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High Rise Garden Mentors

When driving past the towering public high-rise buildings that make up the St Paul Public Housing Agency (SPPHA), you may have wondered if residents in these buildings have access to green spaces. But did you know that all 16 of these buildings have community gardens that Ramsey County Master Gardeners have helped support?

The seeds for the High Rise Garden Mentors program were sown in 2015 when Ramsey County Master Gardener (RCMG) Roger Hintze and several other RCMGs began mentoring residents, working in these community gardens twice each month. By 2017, RCMG had developed a train-the-trainer program in collaboration with the SPPHA and the Ramsey County Public Health Department. Adapting select modules from the Master Gardener Core Course, they taught best gardening practices to 5-10 SPPHA “Garden Mentors” each year, providing knowledge mentors can share with their neighbors and local gardening clubs. High Rise Garden Mentors participated in a 6-week program of 2.5-hour sessions scheduled biweekly.

In 2022, the program expanded to other opportunities, with RCMGs working with SPPHA residents at fairs and teaching gardening classes at selected sites such as McDonough Homes. In 2023, the High Rise Garden Mentors program shifted into a new phase when RCMGs began to offer classes to a larger number of residents at more SPPHA sites in St. Paul. The current approach is modeled after the Speakers Bureau format. On a cold rainy day in late April, RCMG Jamie Aussendorf taught “Growing Microgreens” at the Cleveland Hi-Rise near Highland Village to a group of residents with a wide range of gardening backgrounds. Jamie expertly led the small but lively group through a short presentation on growing microgreens and followed up with a hands-on demonstration and seed-planting activity. One resident, who confessed initially to not having much interest in gardening, grew more excited throughout the session, sharing that her mother had been an avid gardener. When the class ended, she beamed, cradling her container of newly planted seeds and exclaiming “My mother would be so proud!”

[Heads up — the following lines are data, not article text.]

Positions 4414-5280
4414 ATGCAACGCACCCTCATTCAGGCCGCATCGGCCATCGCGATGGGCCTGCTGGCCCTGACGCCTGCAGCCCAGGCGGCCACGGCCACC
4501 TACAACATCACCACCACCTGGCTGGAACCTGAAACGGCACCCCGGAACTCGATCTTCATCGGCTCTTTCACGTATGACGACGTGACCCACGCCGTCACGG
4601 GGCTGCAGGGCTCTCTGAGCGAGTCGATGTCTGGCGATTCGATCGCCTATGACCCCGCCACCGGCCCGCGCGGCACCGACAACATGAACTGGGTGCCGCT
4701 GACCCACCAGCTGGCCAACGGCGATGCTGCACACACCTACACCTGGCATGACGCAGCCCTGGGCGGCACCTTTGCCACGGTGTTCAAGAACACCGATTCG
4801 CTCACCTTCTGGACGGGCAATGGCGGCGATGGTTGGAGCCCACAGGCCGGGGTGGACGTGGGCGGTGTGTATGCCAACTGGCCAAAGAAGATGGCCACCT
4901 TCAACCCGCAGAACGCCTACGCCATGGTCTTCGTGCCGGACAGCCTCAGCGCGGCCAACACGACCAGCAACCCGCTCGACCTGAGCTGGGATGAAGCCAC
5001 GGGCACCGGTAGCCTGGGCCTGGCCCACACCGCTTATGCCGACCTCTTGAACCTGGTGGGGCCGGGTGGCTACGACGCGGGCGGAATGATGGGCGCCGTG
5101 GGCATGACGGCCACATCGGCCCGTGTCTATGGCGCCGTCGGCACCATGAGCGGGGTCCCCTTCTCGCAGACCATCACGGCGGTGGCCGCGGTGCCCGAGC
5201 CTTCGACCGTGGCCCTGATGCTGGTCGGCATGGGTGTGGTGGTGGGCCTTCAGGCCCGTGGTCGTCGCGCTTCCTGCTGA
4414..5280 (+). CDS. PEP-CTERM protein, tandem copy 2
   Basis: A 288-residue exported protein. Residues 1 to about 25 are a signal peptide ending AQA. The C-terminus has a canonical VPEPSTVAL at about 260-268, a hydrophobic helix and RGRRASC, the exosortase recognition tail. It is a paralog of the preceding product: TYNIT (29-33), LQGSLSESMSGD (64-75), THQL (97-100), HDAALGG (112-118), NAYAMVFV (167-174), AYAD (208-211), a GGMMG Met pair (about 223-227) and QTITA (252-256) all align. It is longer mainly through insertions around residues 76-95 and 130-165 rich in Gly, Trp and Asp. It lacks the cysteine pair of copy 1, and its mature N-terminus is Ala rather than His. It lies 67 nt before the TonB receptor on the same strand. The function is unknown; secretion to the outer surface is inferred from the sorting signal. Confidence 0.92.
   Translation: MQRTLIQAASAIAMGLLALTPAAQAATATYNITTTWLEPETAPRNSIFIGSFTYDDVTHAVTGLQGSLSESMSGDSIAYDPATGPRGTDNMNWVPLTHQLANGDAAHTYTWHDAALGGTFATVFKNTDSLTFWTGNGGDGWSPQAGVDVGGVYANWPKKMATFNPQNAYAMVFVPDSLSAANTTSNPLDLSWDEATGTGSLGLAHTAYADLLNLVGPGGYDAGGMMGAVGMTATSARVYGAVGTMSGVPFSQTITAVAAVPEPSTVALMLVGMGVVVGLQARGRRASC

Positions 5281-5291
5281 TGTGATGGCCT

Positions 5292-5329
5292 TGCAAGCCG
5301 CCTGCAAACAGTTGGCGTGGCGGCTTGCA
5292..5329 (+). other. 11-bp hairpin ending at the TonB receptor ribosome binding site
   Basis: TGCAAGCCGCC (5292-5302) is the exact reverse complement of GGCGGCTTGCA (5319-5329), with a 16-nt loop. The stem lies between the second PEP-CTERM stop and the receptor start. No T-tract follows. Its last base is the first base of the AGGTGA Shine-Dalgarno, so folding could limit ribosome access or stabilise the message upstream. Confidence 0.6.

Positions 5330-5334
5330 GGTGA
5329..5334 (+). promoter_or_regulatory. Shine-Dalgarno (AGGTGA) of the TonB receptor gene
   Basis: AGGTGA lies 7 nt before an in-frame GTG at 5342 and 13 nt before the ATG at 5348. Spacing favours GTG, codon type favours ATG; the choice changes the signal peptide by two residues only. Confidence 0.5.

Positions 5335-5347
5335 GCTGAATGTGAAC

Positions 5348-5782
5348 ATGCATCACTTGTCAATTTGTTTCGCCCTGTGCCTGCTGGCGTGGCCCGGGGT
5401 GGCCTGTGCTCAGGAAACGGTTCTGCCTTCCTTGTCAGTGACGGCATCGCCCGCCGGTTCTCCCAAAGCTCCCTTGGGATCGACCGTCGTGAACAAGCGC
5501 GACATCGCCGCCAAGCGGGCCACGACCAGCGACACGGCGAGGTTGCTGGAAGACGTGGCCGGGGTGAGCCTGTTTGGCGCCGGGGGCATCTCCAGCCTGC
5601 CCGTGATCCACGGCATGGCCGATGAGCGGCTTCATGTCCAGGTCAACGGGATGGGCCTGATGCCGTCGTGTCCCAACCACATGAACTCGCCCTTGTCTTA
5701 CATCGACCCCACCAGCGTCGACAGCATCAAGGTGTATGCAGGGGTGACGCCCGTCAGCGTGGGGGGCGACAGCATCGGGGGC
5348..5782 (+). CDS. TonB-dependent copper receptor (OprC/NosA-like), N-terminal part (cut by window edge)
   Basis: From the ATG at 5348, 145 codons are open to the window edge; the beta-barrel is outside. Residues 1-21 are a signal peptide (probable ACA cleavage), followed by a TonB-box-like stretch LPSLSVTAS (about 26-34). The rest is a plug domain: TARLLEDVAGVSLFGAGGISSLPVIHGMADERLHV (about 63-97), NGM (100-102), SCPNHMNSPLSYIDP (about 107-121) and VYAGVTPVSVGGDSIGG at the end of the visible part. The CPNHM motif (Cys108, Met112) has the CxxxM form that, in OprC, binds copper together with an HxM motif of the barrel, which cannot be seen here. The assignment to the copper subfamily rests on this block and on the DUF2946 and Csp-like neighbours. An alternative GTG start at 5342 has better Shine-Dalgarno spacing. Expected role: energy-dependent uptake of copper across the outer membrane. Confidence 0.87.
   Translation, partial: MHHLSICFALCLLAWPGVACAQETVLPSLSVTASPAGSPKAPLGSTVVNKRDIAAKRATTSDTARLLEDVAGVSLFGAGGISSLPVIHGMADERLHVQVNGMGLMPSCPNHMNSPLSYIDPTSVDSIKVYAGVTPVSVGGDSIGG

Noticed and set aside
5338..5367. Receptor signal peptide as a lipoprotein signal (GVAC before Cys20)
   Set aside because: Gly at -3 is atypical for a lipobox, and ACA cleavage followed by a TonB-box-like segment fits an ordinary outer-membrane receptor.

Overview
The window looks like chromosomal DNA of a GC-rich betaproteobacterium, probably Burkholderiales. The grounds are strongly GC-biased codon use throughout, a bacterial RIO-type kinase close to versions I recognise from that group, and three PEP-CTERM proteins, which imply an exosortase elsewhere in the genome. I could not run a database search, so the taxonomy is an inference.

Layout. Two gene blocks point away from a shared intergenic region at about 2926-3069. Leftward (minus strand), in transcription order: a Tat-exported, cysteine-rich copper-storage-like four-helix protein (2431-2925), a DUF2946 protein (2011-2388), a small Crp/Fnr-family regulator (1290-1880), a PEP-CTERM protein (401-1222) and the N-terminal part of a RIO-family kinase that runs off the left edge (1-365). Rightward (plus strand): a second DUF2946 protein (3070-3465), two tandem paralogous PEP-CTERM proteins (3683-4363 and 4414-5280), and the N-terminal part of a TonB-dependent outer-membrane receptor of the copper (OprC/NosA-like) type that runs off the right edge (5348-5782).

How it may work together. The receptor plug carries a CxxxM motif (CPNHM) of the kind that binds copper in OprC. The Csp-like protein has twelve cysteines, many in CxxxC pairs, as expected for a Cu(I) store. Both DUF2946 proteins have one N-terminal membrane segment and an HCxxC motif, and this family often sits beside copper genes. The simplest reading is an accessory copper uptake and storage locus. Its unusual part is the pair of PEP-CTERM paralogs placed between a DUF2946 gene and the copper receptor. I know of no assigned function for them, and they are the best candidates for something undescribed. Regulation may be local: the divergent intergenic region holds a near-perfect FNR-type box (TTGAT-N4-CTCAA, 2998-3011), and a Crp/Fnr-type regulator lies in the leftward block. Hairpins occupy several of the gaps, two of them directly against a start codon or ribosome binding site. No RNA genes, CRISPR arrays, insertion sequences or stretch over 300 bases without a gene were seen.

One week later at the Central Hi-Rise in the Summit-University area, residents arrived for a “Nature Heals” class. One of the residents who previously trained in the Garden Mentor program greeted Jamie enthusiastically. The assembled group gathered to learn the importance of staying connected to nature to foster health and well-being. The presentation offered a calming respite from the monotony of another gray weekday afternoon when everyone’s thoughts were on the slow-arriving spring. This session also transitioned into a hands-on activity where residents used dried flowers and other materials to create keepsakes reflecting the themes of the presentation.

In 2024, RCMGs who are part of the Speakers Bureau were invited to join Roger and Jamie in teaching these classes. This year, “Growing Microgreens” was offered at all 16 sites, and each site chose a second class based on residents’ interests. RCMGs are proud to be part of this initiative supporting gardeners in this diverse low-income community to develop their skills in vegetable and pollinator gardening.

Laurel Watt

Ramsey County Master Gardener Volunteer


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